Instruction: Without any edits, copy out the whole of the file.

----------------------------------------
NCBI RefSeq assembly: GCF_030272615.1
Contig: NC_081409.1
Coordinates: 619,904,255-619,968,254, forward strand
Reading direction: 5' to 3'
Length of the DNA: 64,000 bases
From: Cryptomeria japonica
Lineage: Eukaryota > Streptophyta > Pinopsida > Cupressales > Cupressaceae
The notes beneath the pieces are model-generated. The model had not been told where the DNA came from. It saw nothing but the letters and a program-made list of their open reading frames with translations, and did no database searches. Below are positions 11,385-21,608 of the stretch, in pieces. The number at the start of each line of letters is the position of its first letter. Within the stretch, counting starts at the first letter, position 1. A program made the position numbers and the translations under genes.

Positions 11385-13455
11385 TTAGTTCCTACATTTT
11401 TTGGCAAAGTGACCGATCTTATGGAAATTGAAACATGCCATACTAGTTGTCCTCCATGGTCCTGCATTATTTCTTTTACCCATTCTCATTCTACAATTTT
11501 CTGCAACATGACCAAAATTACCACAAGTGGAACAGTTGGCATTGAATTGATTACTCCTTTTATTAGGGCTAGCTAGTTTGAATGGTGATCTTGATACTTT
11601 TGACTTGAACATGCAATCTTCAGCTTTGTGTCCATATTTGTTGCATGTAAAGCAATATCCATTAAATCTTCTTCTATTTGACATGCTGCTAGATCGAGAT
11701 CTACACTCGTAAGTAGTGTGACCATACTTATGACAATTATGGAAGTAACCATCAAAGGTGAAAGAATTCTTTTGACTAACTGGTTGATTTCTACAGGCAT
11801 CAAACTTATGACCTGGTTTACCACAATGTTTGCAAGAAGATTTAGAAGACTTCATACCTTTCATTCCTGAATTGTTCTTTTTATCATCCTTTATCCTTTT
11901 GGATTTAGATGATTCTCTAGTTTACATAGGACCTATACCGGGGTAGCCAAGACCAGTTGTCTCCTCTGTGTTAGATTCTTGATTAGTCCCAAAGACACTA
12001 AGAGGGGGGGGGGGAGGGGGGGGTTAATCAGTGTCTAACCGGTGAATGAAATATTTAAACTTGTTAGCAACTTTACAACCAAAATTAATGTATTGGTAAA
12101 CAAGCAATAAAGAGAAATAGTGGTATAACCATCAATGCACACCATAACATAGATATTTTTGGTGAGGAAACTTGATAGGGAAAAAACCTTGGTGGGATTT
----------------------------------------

NCBI RefSeq assembly: GCF_030272615.1
Contig: NC_081409.1
Coordinates: 619,904,255-619,968,254, forward strand
Reading direction: 5' to 3'
Length of the DNA: 64,000 bases
From: Cryptomeria japonica
Lineage: Eukaryota > Streptophyta > Pinopsida > Cupressales > Cupressaceae
The notes beneath the pieces are model-generated. The model had not been told where the DNA came from. It saw nothing but the letters and a program-made list of their open reading frames with translations, and did no database searches. Below are positions 11,385-21,608 of the stretch, in pieces. The number at the start of each line of letters is the position of its first letter. Within the stretch, counting starts at the first letter, position 1. A program made the position numbers and the translations under genes.

Positions 11385-13455
11385 TTAGTTCCTACATTTT
11401 TTGGCAAAGTGACCGATCTTATGGAAATTGAAACATGCCATACTAGTTGTCCTCCATGGTCCTGCATTATTTCTTTTACCCATTCTCATTCTACAATTTT
11501 CTGCAACATGACCAAAATTACCACAAGTGGAACAGTTGGCATTGAATTGATTACTCCTTTTATTAGGGCTAGCTAGTTTGAATGGTGATCTTGATACTTT
11601 TGACTTGAACATGCAATCTTCAGCTTTGTGTCCATATTTGTTGCATGTAAAGCAATATCCATTAAATCTTCTTCTATTTGACATGCTGCTAGATCGAGAT
11701 CTACACTCGTAAGTAGTGTGACCATACTTATGACAATTATGGAAGTAACCATCAAAGGTGAAAGAATTCTTTTGACTAACTGGTTGATTTCTACAGGCAT
11801 CAAACTTATGACCTGGTTTACCACAATGTTTGCAAGAAGATTTAGAAGACTTCATACCTTTCATTCCTGAATTGTTCTTTTTATCATCCTTTATCCTTTT
11901 GGATTTAGATGATTCTCTAGTTTACATAGGACCTATACCGGGGTAGCCAAGACCAGTTGTCTCCTCTGTGTTAGATTCTTGATTAGTCCCAAAGACACTA
12001 AGAGGGGGGGGGGGAGGGGGGGGTTAATCAGTGTCTAACCGGTGAATGAAATATTTAAACTTGTTAGCAACTTTACAACCAAAATTAATGTATTGGTAAA
12101 CAAGCAATAAAGAGAAATAGTGGTATAACCATCAATGCACACCATAACATAGATATTTTTGGTGAGGAAACTTGATAGGGAAAAAACCTTGGTGGGATTT